The tiny region that dominates

Is one section of the country imposing its will upon the entire nation?

In light of the recent SCOTUS rulings, one might ask, one might suspect, that there are regional and educational influences playing against the States, which diminish their countervailing powers that oppose federal encroachment.


Elena Kagan,

Stephen G. Breyer,

Anthony M. Kennedy

Antonin Scalia

John G. Roberts, Jr

Ruth Bader Ginsburg (Columbia Law School)


Clarence Thomas

Samuel Alito

Sonia Sotomayor

If one further reduces the count by liberalist tendencies, we have four of the five liberals Harvard-educated.  Such judicial power drawn from one "well."  Is not the country full of great law schools and legal minds?  Yes.

It is hardly an exaggeration to notice and report that the Northeast of the United States is not known for the promotion of "states' rights."  One will not find many Tenth Amendment Societies up in that corner of the country.

It is not beyond logic, then, to presume that those educated in that region are steeped in a prejudice not favoring the notion of a healthy balance between state powers and federal powers.

In conjunction with what may be regional and institutional biases, Oliver Wendell Holmes, Jr., the noted jurist, once revealed and perhaps admitted to the inner workings of the SCOTUS.   In his very first law review article, written in 1870, he said, "It is the merit of the common law that it decides the case first and determines the principle afterwards."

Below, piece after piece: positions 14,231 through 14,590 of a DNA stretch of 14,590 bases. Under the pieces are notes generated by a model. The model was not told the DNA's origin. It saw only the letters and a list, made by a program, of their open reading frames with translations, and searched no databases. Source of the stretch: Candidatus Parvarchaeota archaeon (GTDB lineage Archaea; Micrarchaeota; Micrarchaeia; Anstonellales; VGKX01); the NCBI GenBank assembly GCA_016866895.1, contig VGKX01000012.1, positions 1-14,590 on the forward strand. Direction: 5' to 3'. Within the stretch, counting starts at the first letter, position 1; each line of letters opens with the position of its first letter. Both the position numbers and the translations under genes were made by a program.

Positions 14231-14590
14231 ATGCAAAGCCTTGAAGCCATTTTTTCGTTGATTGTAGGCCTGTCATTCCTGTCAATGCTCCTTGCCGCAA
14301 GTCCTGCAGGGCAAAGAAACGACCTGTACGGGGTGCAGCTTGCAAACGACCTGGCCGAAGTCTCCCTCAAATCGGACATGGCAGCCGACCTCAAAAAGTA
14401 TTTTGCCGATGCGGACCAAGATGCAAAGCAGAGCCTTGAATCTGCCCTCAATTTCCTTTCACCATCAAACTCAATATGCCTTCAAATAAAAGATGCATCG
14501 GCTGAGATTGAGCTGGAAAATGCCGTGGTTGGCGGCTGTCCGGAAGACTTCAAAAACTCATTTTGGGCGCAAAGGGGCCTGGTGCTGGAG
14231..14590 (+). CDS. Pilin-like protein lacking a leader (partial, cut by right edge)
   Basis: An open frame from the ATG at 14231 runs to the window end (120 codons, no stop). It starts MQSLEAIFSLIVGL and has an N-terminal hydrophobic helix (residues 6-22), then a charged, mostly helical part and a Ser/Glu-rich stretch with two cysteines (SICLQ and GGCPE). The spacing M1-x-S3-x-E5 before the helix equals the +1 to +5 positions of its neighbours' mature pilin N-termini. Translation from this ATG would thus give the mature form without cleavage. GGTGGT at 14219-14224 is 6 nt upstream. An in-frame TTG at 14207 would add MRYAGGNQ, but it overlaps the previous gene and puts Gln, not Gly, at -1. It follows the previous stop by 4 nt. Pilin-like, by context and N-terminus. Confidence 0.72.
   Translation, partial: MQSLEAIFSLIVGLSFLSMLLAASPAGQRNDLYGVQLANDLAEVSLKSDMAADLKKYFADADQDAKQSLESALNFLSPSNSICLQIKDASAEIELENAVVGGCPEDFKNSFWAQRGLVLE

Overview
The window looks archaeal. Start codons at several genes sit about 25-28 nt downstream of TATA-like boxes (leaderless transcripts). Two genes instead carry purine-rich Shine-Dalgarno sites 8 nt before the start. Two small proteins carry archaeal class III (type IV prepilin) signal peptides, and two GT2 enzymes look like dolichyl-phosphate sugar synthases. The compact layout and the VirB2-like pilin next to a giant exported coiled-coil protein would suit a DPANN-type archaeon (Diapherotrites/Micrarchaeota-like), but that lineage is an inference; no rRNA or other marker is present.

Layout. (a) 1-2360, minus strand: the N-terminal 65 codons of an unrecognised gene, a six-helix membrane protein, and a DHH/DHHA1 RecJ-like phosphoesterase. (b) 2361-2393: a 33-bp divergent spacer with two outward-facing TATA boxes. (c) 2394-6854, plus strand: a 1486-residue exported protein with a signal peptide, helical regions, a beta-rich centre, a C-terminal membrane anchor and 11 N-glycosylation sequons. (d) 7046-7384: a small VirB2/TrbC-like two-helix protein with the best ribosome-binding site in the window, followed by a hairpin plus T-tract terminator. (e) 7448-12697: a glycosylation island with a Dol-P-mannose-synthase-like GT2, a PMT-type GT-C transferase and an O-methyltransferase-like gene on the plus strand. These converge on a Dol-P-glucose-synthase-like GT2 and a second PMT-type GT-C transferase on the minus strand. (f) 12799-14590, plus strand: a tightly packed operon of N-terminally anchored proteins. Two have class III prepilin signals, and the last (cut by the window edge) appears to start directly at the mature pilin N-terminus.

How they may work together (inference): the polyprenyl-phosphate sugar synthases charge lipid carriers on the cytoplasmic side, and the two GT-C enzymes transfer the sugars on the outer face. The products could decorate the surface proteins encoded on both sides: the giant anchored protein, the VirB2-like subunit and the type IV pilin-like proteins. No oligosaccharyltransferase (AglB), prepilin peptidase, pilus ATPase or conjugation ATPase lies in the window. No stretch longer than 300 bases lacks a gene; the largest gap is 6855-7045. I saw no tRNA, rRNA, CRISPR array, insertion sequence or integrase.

The argument can be made that the regional proclivities and the liberal institution education, coupled with, if Holmes was correct, the "decision, then the reasoning" order of decision arrival, make these rulings eroding state powers essentially done deals.  All else is formality.

In the book Nullification, Thomas Woods writes, "[S]ince the federal courts are themselves a branch of the federal government, how can people be expected to consider them impartial arbiters?  The Supreme Court itself, after all, although usually pointed to as the monopolistic and infallible judge of constitutionality of the federal government’s actions, is itself a branch of the federal government. So, in disputes between the states and the federal government, the resolution is to come from … the federal government?  Under that arrangement, the states would inexorably be eclipsed by the federal government."

We are in full witness of such happenings.  Regional and educationally delivered biases; a predisposition to decide, then reason; and the arrangement that the courts are merely a branch of the federal system whose power they are expected to restrain – all leads to disappointment.  It may simply be one portion of the country, with its concepts and biases, imposing its will upon the remainder of the country.  Feels like it.